I think republican will take house, but not senate. nevertheless, those MORONS will be party of “no” and Obama will not be able to push much more through the gridlock. Unless, of course, he pushes a big tax cut program (which Republicans will back) but his own base keeps him from doing that.

        However, I do not think it will result in catastrophe. Look at Japan — it has been going through this for 30 years and there are no riots on street. Yes, Japan is very different culture than US, but still, automatic stabalizers are pretty powerful and it is possible US reach some muddle through condition like Japan. So US has European unemployment and underemployment rate — lots of people think US should be more like Europe and now it will be.

        Japanese “L” is more likely economic outcome

      4. Zanon, I hope you are right, but I am concerned that Japan is nation of savers, while in the US, private debt is historically high, setting the stage for possible debt deflation if the government handles thing stupidly, which it very well may.

      5. was japan always nation of savers? Someone had to be doing a lot of spending to push up property value and stock market in mid 80s.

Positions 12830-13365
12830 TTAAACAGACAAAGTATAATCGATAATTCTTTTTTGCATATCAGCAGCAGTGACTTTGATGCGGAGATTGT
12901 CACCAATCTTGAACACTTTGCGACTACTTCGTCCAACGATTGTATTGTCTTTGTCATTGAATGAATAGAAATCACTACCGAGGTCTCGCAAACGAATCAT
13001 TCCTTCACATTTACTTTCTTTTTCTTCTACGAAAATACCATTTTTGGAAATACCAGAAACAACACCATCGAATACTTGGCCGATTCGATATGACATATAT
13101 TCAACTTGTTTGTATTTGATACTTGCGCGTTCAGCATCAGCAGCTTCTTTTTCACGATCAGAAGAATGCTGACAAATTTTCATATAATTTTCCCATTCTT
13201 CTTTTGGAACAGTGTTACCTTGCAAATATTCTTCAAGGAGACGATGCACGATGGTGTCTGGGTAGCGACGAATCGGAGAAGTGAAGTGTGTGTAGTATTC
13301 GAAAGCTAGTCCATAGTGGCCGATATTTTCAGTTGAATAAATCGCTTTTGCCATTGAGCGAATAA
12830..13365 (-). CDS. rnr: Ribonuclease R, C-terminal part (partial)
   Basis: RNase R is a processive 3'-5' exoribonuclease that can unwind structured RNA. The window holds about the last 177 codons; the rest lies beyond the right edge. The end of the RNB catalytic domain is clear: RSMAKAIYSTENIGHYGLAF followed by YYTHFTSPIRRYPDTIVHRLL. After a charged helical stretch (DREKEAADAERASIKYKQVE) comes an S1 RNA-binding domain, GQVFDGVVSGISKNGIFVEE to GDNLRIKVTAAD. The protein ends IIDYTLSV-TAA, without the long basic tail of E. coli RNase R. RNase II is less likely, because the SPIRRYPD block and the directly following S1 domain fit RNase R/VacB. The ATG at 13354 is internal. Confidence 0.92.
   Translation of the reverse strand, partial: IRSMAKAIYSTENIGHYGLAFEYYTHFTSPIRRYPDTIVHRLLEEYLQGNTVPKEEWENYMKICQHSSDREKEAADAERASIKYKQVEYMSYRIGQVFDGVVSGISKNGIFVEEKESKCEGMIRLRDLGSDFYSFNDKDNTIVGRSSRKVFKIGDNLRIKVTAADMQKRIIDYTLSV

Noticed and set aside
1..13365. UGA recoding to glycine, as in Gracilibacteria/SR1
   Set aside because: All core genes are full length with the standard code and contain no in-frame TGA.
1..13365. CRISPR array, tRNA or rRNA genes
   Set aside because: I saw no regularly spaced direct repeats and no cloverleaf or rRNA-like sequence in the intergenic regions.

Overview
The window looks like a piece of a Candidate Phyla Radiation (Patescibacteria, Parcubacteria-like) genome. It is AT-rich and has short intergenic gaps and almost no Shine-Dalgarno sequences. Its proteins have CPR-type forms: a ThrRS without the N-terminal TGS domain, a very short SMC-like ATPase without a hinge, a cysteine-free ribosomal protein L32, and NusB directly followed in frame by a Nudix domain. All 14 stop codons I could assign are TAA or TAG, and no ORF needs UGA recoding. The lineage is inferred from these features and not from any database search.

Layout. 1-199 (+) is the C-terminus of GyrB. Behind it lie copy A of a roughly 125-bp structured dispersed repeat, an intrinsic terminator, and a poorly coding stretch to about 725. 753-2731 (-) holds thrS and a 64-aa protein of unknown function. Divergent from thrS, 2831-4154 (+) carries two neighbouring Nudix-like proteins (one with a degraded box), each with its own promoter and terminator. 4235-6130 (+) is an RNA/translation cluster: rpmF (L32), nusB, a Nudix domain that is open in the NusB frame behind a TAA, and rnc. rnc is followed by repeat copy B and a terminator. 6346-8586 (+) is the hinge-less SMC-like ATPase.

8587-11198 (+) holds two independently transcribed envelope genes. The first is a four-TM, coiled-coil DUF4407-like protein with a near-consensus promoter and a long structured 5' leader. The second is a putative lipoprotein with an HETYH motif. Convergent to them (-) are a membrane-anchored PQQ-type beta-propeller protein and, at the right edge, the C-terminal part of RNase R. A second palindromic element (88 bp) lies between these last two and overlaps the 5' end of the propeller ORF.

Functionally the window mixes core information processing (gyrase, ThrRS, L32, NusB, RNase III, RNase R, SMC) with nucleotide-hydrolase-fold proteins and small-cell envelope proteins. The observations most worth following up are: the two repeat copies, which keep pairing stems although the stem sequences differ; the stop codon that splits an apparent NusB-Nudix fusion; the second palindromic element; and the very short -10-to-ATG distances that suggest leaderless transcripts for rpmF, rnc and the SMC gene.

i was speaking to friend who live there, and she tell me most japanese are not interested in buying property — mostly they just rent in appartment building, so no mortgage. Don’t own car, so no car loan. College is cheap and paid for by parent, so no college loan.

        With mortgage, car, and college taken out of picture, what is there left to take on debt to buy?? So maybe it is not that japanese are nation of savers, maybe it is japanese do not have opportunity to take on debt to buy things.

      6. I think that is probably correct, Zanon. Credit is not as easy to come by for most people in the rest of the world as it is in the US, where creditors are anxious to finance just about any consumption if the interest rate is high enough and the spread great enough. That’s where “financialization” begins.

        It began with housing. Then realization grew that mortgages could be duplicated in other areas. First, this moved to auto loans and then on to durables, and then credit cards and HELOC’s that could be used to finance any kind of consumption the borrowers desired. Securitization and derivatives were built on top of that. I am not aware that this has happened elsewhere, at least to the extent it has in the US, where the economy is now credit driven rather than income driven, and many people have become expert in managing cash flow with multiple credit lines, as only businesses used to be not so long ago.

  4. Congress could pass a law, I meant, to amend 31 US 5112. I guess you’d have to revise the legal tender value of 50-cent piece for good measure (to keep everything divisible by dimes).